|Publication number||US5015054 A|
|Application number||US 07/484,304|
|Publication date||May 14, 1991|
|Filing date||Feb 26, 1990|
|Priority date||Feb 26, 1990|
|Publication number||07484304, 484304, US 5015054 A, US 5015054A, US-A-5015054, US5015054 A, US5015054A|
|Inventors||Paul H. Chaffee|
|Original Assignee||The United States Of America As Represented By The Department Of Energy|
|Export Citation||BiBTeX, EndNote, RefMan|
|Patent Citations (7), Non-Patent Citations (20), Referenced by (25), Classifications (10), Legal Events (7)|
|External Links: USPTO, USPTO Assignment, Espacenet|
The United States Government has rights in this invention pursuant to Contract No. W7405-ENG-48 between the United States Department of Energy and the University of California for the operation of Lawrence Livermore National Laboratory.
1. Field of the Invention
The present invention relates to modulation of radiation in optical fibers. More specifically, the present invention relates to production of temporally smooth broadband pulses of optical radiation by cross phase modulation of light in an optical fiber.
2. Description of Related Art
The word "laser" is an acronym for "Light Amplification by Stimulated Emission of Radiation". Laser radiation has application in a wide variety of disciplines, such as communications, medicine, the military, research, and any other field where directed electromagnetic radiation is an advantage. The light produced from a laser has many known applications, and it is reasonable to expect that many applications of the laser have yet to be discovered. A typical laser comprises three basic elements: a resonating cavity, a gain medium, and a means to pump the gain medium.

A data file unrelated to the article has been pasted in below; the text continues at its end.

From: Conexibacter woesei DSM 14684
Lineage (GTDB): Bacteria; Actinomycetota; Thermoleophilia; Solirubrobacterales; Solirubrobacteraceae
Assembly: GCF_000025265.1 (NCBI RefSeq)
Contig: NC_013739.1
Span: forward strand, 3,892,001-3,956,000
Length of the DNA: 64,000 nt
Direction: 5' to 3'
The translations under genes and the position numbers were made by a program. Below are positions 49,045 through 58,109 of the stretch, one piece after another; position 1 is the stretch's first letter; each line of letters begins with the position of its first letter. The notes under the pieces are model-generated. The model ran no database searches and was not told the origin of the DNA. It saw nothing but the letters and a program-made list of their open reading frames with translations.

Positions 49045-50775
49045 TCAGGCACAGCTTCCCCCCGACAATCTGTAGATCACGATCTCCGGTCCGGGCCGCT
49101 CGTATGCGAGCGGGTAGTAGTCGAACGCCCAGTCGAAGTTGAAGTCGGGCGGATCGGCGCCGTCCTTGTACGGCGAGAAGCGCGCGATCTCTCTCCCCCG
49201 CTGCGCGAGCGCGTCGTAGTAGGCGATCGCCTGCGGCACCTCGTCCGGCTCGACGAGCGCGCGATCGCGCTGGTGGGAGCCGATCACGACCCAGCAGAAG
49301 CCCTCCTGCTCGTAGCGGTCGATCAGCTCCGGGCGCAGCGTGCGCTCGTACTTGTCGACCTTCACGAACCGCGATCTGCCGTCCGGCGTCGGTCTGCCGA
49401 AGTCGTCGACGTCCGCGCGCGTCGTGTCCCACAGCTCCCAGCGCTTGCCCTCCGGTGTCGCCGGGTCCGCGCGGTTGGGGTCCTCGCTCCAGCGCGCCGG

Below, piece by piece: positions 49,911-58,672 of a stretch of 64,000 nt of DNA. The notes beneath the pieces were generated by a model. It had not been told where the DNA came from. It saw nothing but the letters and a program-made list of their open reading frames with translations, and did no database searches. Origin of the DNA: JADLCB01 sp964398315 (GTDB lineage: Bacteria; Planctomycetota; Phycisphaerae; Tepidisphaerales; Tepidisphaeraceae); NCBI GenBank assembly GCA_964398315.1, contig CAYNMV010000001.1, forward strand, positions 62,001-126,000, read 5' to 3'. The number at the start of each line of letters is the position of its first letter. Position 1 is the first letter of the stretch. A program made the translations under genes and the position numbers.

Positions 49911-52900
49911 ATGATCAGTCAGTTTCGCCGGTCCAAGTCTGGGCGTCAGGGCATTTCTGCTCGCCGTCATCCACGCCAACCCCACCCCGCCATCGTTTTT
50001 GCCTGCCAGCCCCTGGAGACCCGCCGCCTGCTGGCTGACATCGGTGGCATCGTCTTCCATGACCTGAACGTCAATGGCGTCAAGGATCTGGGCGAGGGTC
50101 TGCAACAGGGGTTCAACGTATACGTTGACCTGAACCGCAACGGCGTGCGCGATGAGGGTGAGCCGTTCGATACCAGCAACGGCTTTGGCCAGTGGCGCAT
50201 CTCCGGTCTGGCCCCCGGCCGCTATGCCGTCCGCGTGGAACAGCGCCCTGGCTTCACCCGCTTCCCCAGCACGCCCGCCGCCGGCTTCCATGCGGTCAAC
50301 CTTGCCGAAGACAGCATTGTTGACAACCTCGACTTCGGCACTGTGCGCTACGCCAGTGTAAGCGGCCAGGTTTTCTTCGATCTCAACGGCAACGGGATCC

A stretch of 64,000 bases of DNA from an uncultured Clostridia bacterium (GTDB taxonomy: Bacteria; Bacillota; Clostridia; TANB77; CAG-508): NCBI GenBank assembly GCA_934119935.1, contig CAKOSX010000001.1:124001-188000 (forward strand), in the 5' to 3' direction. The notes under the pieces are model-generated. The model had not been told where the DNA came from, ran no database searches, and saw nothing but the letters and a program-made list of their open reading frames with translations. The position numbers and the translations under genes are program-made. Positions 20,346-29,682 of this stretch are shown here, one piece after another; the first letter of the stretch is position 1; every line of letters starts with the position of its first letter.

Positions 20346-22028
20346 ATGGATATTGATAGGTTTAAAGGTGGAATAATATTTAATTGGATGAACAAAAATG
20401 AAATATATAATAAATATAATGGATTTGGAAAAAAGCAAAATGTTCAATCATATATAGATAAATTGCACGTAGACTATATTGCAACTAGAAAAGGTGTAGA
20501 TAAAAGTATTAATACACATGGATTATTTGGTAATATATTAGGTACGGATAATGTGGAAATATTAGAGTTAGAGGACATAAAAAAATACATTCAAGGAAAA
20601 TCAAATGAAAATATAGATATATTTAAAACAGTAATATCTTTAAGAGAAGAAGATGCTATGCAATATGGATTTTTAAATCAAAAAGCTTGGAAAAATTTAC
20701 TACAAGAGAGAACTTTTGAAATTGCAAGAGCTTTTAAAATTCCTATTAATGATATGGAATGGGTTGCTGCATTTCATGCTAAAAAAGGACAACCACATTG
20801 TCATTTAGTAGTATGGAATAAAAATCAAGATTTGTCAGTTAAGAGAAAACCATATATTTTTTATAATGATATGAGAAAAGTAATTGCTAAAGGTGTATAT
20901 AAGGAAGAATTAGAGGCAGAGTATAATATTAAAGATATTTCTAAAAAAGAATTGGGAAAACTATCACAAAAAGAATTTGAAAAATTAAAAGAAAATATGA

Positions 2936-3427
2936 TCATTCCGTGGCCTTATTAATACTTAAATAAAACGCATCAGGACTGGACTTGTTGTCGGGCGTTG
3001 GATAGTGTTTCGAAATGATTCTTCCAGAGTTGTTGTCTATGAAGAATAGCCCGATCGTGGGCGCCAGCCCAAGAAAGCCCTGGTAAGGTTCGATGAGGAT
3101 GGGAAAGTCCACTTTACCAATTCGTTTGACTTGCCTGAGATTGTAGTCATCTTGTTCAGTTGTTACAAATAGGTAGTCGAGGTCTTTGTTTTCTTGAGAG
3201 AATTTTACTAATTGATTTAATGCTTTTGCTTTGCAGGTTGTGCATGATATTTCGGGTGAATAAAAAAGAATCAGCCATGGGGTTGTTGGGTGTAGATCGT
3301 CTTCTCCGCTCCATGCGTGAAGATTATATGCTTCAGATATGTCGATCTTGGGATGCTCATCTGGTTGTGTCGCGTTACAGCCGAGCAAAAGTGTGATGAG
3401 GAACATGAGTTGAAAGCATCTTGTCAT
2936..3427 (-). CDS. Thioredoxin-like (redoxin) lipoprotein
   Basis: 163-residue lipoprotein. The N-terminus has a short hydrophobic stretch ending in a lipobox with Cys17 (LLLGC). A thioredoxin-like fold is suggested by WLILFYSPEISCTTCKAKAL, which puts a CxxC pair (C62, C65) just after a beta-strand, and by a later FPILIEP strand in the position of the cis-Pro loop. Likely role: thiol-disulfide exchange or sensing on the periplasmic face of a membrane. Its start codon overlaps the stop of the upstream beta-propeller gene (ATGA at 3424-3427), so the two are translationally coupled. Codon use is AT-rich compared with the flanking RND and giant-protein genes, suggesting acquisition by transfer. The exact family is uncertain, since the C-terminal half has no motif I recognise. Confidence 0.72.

The resonating cavity of a laser may comprise two or more opposed mirrors that reflect electromagnetic radiation (such as light). One of the mirrors typically has less than 100% reflectivity so that a portion of the light will be transmitted and the remainder will be reflected. The output of the laser passes through this mirror, which is sometimes termed the "output coupler". For example, an output coupler may have 90% reflectivity, which means that 10% of the incident optical energy will be transmitted, and the remainder (90%) will be reflected.
The gain medium of a laser may comprise any of a variety of materials: solid materials such as Nd:YAG or Er:YAG, gases such as KrF, CO2 or Ar+, and liquids such as dye. The gain material absorbs energy from the pump, storing that energy in the form of higher energy states in the molecular or sub-atomic level.